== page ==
A Multitude of experiences…

Interviews, News

Lucy CaldwellLucy Caldwell returns to Belfast this month to read from her debut short story collection about young love and growing up. She tells Jenny Lee about being inspired by Van Morrison’s lyrics and the near-death experience of her baby son that led to her writing close to the heart

(from The Irish News, 10 August, 2015)

BELFAST author Lucy Caldwell returns to her roots for the first reading from her forthcoming short story collection this month. The 34-year-old award-winning writer has used her memories of growing up in the east of the city as a catalyst for the collection, titled Multitudes, which has been 10-years in the making.

As well as a novelist, Caldwell is a much admired playwright whose stage plays – Leaves, Guardians and Notes to Future Self – and radio plays have won awards including the George Devine Award and the BBC Stewart Parker Award.

Her second novel, The Meeting Point, which centres around a young Irish missionary couple who journey to Bahrain, received The Dylan Thomas Prize, while her moving 2013 novel All the Beggars Riding was chosen as Belfast’s One City One Book.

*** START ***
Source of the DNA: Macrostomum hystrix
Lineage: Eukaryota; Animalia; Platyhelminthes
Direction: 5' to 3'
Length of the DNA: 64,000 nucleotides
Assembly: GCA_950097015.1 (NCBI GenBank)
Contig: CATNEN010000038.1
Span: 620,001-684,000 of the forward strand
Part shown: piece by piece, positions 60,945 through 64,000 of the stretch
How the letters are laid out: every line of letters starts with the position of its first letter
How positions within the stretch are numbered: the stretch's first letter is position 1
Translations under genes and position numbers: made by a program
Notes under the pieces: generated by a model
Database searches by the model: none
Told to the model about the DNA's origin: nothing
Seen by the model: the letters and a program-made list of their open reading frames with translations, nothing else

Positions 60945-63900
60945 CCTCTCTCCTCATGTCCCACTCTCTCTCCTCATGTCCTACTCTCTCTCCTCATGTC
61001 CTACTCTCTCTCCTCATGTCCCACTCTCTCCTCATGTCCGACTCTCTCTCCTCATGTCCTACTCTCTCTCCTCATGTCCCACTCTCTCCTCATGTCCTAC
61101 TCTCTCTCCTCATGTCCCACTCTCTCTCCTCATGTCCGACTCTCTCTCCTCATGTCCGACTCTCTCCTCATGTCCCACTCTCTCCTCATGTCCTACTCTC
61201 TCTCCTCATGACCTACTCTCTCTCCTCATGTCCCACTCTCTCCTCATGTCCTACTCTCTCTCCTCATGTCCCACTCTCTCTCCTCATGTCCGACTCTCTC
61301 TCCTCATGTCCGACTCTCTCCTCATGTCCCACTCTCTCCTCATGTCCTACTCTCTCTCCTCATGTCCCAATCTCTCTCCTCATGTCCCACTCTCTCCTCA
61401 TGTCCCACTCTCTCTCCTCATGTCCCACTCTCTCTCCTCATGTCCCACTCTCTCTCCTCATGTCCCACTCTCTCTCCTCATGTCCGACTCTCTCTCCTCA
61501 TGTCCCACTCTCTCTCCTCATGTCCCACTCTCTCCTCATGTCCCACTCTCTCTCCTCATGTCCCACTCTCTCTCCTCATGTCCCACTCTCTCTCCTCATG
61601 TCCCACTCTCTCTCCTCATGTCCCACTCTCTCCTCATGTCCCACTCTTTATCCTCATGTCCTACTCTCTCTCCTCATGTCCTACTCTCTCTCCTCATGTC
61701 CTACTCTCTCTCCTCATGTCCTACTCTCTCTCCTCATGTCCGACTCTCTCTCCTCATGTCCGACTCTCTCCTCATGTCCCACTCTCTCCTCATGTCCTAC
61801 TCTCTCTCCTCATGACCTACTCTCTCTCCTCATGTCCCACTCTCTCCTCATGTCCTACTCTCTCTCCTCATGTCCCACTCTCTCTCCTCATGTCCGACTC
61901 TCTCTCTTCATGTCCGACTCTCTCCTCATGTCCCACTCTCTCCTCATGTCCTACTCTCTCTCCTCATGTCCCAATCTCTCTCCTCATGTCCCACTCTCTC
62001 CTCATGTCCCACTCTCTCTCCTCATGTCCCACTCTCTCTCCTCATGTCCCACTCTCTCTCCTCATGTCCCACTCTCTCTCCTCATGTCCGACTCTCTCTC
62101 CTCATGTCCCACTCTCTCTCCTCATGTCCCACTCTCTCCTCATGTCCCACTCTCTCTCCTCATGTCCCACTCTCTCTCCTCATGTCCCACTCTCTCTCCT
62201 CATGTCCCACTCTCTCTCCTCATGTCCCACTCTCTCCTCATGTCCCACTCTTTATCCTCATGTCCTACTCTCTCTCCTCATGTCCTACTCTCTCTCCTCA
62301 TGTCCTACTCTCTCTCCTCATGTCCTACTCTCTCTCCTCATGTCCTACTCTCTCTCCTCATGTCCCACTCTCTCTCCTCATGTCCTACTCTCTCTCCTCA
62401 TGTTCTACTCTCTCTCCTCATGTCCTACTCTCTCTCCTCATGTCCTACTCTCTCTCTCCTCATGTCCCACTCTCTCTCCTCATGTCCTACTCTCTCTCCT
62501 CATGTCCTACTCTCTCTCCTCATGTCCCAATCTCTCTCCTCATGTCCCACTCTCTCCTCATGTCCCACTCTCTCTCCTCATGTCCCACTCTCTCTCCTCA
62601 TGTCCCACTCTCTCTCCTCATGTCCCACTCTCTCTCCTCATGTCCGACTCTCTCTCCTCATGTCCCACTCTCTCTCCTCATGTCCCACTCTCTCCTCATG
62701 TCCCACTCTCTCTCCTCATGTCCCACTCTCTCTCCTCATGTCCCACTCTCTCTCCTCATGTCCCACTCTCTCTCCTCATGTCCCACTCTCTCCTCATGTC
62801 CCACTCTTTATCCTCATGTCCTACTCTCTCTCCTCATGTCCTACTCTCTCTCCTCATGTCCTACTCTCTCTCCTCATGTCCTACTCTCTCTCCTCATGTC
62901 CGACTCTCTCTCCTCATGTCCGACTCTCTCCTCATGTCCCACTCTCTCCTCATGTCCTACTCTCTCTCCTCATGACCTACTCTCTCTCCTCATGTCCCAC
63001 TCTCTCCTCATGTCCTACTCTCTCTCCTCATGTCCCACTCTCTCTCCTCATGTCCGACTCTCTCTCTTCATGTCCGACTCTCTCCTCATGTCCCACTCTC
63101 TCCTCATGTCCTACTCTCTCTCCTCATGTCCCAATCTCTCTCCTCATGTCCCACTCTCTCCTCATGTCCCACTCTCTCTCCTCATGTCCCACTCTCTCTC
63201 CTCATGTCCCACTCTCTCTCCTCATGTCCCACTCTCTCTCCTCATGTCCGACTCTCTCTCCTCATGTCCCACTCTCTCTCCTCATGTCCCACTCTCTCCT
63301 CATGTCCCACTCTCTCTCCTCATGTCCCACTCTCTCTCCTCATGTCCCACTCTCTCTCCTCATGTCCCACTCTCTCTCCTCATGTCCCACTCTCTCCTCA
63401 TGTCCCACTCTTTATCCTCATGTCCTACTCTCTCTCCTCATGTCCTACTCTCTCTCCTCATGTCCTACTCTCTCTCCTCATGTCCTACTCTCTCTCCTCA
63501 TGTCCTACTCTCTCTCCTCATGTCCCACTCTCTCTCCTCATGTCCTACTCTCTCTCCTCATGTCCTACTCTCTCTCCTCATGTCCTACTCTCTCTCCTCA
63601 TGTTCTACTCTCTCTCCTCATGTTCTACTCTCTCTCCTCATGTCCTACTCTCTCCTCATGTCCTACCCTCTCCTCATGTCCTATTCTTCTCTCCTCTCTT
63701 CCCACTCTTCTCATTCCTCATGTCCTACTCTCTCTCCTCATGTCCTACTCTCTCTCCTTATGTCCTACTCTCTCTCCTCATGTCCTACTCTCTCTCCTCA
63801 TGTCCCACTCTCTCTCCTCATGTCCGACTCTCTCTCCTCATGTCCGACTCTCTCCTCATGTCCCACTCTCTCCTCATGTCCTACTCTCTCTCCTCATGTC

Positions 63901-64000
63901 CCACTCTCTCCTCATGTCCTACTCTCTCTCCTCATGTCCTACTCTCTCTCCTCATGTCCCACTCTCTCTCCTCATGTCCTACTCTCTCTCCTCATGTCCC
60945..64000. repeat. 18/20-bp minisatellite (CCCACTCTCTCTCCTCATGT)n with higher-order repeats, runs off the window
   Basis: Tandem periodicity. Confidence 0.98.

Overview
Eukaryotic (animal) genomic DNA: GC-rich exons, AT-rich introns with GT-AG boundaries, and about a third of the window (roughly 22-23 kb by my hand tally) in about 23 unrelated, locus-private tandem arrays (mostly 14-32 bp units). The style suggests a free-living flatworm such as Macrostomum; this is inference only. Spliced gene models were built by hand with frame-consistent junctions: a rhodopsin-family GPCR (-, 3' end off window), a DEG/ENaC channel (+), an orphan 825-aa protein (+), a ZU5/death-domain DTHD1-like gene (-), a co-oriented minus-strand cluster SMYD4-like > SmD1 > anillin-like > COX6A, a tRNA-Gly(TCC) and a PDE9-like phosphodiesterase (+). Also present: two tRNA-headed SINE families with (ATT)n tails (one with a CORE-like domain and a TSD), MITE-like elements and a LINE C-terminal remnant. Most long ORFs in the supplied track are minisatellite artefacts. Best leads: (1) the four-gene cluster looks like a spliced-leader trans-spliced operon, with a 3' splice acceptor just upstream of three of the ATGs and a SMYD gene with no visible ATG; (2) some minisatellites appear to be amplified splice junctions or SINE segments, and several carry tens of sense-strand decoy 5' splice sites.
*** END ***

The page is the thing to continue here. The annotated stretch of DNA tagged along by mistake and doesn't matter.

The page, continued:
With such acclaim to her credit, Caldwell felt the time was right to focus on short stories.

“Short stories take so much craft that I think it’s taken me all those years of writing novels, play, monologues, radio plays and various formats to have the ability to make a short story work. And I guess after becoming a mum it’s been a bit more easy to work on short stories rather than plunging into a novel,” adds the mum-of-one.

From Belfast to London and back again, the 10 stories that comprise Caldwell’s first collection explore the many facets of growing up – the pain and the heartache, the tenderness and the joy, the fleeting and the formative – the drunkenness of things being various. She describes Multitudes, which will be published next May, as being “about love, the world and finding your place in it”.

These stories of longing and belonging culminate with the heart-wrenching title story, which she admits is the most autobiographical thing she has ever written. (read more)